What Does Soundgarden Sound Like To You?

photo by Matthew B. Thompson (view set)

With the death of Chris Cornell yesteray, we asked KEXP DJs to stop and reflect: “What does Soundgarden sound like to you?” Here are some of their answers below. Let us know what the band sounds like to you in the comments below.

John Richards, host of The Morning Show:

Listening to Soundgarden and Chris’ voice sounds like Seattle to me. They are Seattle.

Darek Mazzone, host of Wo’Pop:

As with most of my city I awoke to the news that Chris Cornell passed last night. Fuck. Both Amy and I were stunned in the morning as John Richards confirmed. Wow. No.

This was the sound of Seattle in the early ’90s, a real tangible manifestation of what the city felt, smelled, vibrated on. On Monday, I was at KEXP and Cheryl Waters played an early Soundgarden song and his voice cutting through the air created a dimensional portal for me that for a second felt like Capitol Hill in ’93. Dirtier, rawer, closer to the forest, cheaper, undiscovered by tech. I’m in line at Café Paradiso with him waiting for a coffee that would manifest the day’s art and experiments. RIP.

Owen Murphy, producer of The Morning Show:

Soundgarden sounds like the synthesis of our generation’s love of multiple genres of music; new wave, punk, metal, etc. Bur more importantly, rock. You can not help but rock when their songs kick in. They were the first concert I ever put on (at the University of Minnesota) and I loved them since I heard the first seconds of “Flower,” and love them more now. Rest in peace, Chris, and love to his friends and family from our KEXP family.

Reeves Richards, DJ:

Soundgarden sounds like one of the few great bands I listened to as a misguided middle-schooler still listening to the very, very bad top 40 in the late ’90s/early 2000s with Casey Kasem on the radio. I remember the first time I saw the music video for “Black Hole Sun,” and thinking, “This band is pretty cool.”

Quilty 3000, DJ:

The first time I heard Soundgarden was when I was assistant manager at Tracks in White Oaks Mall in Springfield, IL. It was a new store that I helped to open in August of 1989. Louder Than Love came out a week after the store opened. It was in the metal section, which is a genre that I don’t dabble in much, but one night I was closing with two guys who were big metal heads. They popped in the “clean” in-store play cassette of Louder Than Love (it excluded “Gun” and “Big Dumb Sex”). The store had a super sweet sound system that during the day couldn’t be turned up past level three, but that night we decided to push the limits and cracked it way, way up. I remember standing in the middle of the store with “Hand All Over” so loud that Chris’s wailing voice cut straight through that I could feel it in my chest. It was like being surrounded by a wall of sonic majesty. I went to drop the deposit at the bank at the other end of the mall with Soundgarden reaching everywhere (it was ridiculously loud). As I walked back, with “Full on Kevin’s Mom” getting louder and louder with every step closer to the store, the mall security guy comes up to me. I thought I was busted, but instead he thought it was awesome and wanted to know who it was so he could buy it the next day.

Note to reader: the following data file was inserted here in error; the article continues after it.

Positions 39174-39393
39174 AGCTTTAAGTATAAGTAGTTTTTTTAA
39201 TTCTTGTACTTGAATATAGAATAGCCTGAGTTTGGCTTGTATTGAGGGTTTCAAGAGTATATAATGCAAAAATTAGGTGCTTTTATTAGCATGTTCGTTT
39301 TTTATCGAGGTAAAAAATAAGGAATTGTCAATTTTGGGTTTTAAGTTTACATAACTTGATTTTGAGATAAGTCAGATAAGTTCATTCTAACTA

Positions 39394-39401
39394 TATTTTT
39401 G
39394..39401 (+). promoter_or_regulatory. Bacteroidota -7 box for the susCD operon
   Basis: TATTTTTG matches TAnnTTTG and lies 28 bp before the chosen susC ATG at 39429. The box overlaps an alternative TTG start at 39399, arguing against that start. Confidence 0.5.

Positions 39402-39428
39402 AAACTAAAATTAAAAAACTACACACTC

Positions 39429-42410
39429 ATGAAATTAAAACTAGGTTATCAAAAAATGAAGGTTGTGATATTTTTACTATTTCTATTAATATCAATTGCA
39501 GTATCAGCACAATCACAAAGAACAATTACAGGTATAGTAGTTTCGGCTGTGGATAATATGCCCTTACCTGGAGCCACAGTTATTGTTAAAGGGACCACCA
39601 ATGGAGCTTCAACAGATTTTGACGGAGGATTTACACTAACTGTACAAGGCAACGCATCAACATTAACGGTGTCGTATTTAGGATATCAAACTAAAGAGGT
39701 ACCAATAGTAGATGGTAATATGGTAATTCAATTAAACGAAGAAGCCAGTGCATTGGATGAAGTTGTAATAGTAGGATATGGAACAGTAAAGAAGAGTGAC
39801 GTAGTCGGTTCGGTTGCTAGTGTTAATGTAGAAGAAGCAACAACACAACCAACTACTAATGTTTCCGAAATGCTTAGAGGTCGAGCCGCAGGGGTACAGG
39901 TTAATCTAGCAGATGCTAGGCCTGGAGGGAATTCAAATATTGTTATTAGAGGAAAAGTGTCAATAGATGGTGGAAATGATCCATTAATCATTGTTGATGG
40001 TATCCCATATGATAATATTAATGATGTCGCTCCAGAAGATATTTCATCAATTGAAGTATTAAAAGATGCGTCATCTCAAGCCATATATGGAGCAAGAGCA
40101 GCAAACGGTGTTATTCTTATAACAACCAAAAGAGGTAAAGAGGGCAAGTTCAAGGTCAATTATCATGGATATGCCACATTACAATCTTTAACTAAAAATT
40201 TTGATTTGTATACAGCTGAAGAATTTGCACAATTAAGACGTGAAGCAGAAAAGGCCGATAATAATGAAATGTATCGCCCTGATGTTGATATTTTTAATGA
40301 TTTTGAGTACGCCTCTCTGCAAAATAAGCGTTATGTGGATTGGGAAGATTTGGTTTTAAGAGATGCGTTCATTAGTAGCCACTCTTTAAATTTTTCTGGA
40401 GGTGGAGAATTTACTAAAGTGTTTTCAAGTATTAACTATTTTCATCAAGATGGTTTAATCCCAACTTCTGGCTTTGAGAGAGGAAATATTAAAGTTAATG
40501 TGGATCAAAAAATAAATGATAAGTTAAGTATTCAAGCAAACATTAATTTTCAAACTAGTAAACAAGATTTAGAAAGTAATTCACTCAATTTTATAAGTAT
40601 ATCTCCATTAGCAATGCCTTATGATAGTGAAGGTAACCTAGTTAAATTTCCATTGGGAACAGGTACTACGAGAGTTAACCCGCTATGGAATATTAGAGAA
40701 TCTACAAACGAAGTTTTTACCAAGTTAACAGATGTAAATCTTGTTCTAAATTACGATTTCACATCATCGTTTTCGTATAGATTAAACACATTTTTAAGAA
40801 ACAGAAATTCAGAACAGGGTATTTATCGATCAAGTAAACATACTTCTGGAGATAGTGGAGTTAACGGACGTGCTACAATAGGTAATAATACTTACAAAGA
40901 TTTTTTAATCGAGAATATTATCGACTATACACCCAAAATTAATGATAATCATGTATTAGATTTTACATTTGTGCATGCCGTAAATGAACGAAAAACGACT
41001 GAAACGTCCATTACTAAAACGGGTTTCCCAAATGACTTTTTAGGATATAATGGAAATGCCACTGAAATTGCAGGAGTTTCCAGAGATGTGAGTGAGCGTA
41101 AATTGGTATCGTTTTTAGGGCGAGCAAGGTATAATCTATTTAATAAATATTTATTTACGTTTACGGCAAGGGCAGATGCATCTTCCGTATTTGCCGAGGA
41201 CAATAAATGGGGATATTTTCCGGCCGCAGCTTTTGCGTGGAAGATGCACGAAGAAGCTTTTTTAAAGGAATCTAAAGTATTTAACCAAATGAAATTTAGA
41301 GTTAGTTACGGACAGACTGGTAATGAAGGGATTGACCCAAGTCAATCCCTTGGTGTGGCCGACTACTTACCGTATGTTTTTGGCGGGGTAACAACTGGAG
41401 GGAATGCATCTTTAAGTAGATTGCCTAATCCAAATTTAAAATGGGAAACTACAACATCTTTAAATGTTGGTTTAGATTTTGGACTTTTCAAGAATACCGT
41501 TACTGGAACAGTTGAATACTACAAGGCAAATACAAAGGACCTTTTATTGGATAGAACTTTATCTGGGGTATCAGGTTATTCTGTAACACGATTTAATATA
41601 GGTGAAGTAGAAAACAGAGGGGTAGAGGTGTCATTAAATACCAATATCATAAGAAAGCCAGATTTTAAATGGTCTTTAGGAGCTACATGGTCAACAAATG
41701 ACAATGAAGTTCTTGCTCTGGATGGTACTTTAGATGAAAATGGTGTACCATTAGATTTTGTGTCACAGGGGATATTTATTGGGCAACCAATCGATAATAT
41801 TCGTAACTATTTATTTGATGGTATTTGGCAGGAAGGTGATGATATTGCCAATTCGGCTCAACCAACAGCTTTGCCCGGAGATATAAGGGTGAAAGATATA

I saw Soundgarden play live only once, at Lollapalooza in 1992 in Bremerton, my first summer in Seattle. Soundgarden sounds to me like my twenties, with the angst and energy of being young and moving into the super unknown.

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  1. Rhea Rainwater
    Posted May 20, 2017 at 9:05 pm | Permalink

    Soundgarden …. Sounds like a walk in a violent windstorm, brings you back in warmth and drops you in a cold bath.

    Soundgarden sounds like a walk in the woods, a scream from the top of a mountain, a drive in a very fast car. A gallop on a smooth horse or big dumb sex.

    I love a lot of music. Soundgarden os one of the few I have the entire catalog of. Huge fan. Wish May 18th didn’t happen. Thursday was shock. Friday was tears

  2. Alexander
    Posted May 22, 2017 at 2:06 am | Permalink

    Sadness. His music accompanied me since the nineties and helped me growing. Condolences to the whole family and friends.

  3. Craig vint
    Posted May 22, 2017 at 7:59 am | Permalink

    Soundgarden sounded like a shared isolation. The emotion of being a teen in the early 90’s. I live on the west coast of Scotland. By all intents a similar place to the Washington Coast. Chris Cornell even said that Glasgow reminded him of home, big cheer on the night but that just brought a tear to my eye. The whole Seattle scene grabbed me and my friends before “grunge” was coined. Some bought Nirvana”s Bleach, others bought Pearl Jam and Alice in Chains. I started with Mudhoney and Soundgarden’s Louder than Love. We swapped these album around. They soundtracked our youth forever to sound like hopes, dreams, young love, angst and above all, Kick Ass Music. RIP Chris and thank you. Forever SubPopRockCity!

  4. anais ninja
    Posted May 22, 2017 at 8:21 am | Permalink

    Listening to Chris Cornell’s voice was like getting a hot oil massage for my ears.

  5. CJ
    Posted May 22, 2017 at 4:01 pm | Permalink

    Soundgarden sounds like every day to me. It sounds like driving and cooking and yard work and laundry. Chris’s voice is the only one I listen to when I’m doing those things and living my life. I was at that show at The Fox. My front row seats were my birthday present to myself. I can’t count how many times I’ve seeen him/them. It has been many over the years, and that’s something I had planned on continuing to do for as long as I was able. Chris Cornell was without question my favorite writer, singer and musician. He died on my birthday, and he took a part of me with him.

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